CEATEC 2019 is underway in Japan and more than just the usual tech trade show, the event has an underlying theme that promotes a rather idyllic and ambitious vision of the future. That is what Japan’s Society 5.0 is trying to push, a society that harmonizes cyberspace and real space for the enrichment not just of individuals but of the entire society as well. That future relies heavily on technologies like the cloud and AI and, unsurprisingly, Microsoft is making a big push for its Intelligent Cloud and Intelligent Edge to power the future IoT-centric world.
Microsoft may be best known for its Windows operating system but, in the past years, it has also been transitioning to a more services-oriented tech company.
At the heart of those services is its cloud computing platform Azure but now the company is saying that it isn’t all about the cloud anymore. Joining in that Society 5.0 thrust, the company is also pushing its technology to the Edge.
The Intelligent Edge (no relation to the browser) literally sits at the opposite end of the Intelligent Cloud. While the cloud represents remote computing resources, the edge can be found in the actual devices and sites where the action happens, like offices, factories, appliances, and more.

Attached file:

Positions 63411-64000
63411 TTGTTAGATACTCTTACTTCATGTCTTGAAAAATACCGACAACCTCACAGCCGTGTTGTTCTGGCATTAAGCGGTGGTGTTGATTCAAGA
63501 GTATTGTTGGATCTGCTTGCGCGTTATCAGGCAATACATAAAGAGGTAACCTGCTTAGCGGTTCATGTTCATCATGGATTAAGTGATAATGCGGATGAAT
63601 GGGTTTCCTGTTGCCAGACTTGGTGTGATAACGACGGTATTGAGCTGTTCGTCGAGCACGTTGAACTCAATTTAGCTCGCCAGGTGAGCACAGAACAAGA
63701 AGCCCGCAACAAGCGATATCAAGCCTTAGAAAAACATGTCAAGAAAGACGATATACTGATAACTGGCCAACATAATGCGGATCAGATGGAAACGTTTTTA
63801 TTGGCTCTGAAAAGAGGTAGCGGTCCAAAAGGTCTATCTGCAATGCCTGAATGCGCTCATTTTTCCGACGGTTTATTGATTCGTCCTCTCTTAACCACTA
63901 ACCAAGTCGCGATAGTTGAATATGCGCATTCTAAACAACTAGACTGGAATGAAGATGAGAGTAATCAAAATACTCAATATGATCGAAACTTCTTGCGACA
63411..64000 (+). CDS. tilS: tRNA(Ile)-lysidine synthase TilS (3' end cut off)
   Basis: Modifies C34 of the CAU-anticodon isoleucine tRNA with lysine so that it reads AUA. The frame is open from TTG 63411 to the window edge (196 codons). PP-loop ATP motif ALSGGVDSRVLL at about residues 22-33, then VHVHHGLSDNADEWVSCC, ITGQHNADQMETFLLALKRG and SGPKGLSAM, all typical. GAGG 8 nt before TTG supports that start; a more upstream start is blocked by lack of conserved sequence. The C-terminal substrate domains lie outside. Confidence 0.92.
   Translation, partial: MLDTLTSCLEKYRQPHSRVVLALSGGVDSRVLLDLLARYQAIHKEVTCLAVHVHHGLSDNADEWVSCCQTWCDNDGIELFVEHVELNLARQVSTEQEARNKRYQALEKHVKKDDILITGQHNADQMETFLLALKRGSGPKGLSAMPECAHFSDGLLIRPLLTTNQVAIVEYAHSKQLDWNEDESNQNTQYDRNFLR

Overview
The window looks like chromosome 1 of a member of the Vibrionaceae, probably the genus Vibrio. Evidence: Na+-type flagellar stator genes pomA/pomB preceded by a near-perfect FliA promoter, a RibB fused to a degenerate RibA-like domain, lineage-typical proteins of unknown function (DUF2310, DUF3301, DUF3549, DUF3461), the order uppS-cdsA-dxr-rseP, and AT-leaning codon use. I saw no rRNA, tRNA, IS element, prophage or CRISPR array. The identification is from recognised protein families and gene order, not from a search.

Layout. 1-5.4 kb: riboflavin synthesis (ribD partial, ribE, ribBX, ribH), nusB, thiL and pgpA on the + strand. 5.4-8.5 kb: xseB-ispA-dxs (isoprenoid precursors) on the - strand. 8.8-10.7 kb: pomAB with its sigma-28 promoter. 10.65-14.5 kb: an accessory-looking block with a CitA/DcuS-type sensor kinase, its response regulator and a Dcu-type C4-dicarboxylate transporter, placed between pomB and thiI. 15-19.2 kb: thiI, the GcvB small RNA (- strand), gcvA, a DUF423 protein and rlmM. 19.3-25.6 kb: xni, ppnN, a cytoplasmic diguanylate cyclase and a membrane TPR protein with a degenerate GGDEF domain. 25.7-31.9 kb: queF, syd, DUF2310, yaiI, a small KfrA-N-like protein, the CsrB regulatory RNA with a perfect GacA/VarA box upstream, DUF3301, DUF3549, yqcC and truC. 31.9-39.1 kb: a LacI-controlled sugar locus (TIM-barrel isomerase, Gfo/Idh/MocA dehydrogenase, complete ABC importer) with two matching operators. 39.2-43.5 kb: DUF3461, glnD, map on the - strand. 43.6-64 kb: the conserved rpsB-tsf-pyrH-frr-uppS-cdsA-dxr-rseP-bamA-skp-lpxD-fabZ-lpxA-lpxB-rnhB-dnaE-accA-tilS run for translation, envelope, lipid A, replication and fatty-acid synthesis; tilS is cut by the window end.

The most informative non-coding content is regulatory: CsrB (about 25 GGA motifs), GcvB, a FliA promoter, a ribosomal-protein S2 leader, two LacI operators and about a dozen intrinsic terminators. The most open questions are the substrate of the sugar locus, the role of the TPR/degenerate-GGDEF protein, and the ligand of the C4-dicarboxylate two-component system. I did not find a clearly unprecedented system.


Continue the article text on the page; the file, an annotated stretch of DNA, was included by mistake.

In a simple term, the Intelligent Edge is the “Things” part of the Internet of Things or IoT and Microsoft wants to be part of that as well.
The company has made several announcements at CEATEC focusing on Windows’ and Azure’s presence in the IoT market. Microsoft has a version of Windows 10 IoT Core for every computing need or size, including Enterprise and Server editions.
The Windows 10 IoT has added the NXP i.MX family of processors to its list of supported silicon, expanding the reach of its IoT platform to more boards and computers used in developing IoT devices.
Azure has admittedly gained a foothold in the cloud market but now it remains to be seen if Microsoft can do the same on the Intelligent Edge. Windows 10 is hardly what one would think of as an IoT-friendly OS, even when stripped down to its core.
The company definitely has a lot of work ahead of it in selling a more positive image, especially considering how a Society 5.0 will require systems that don’t break after every monthly update.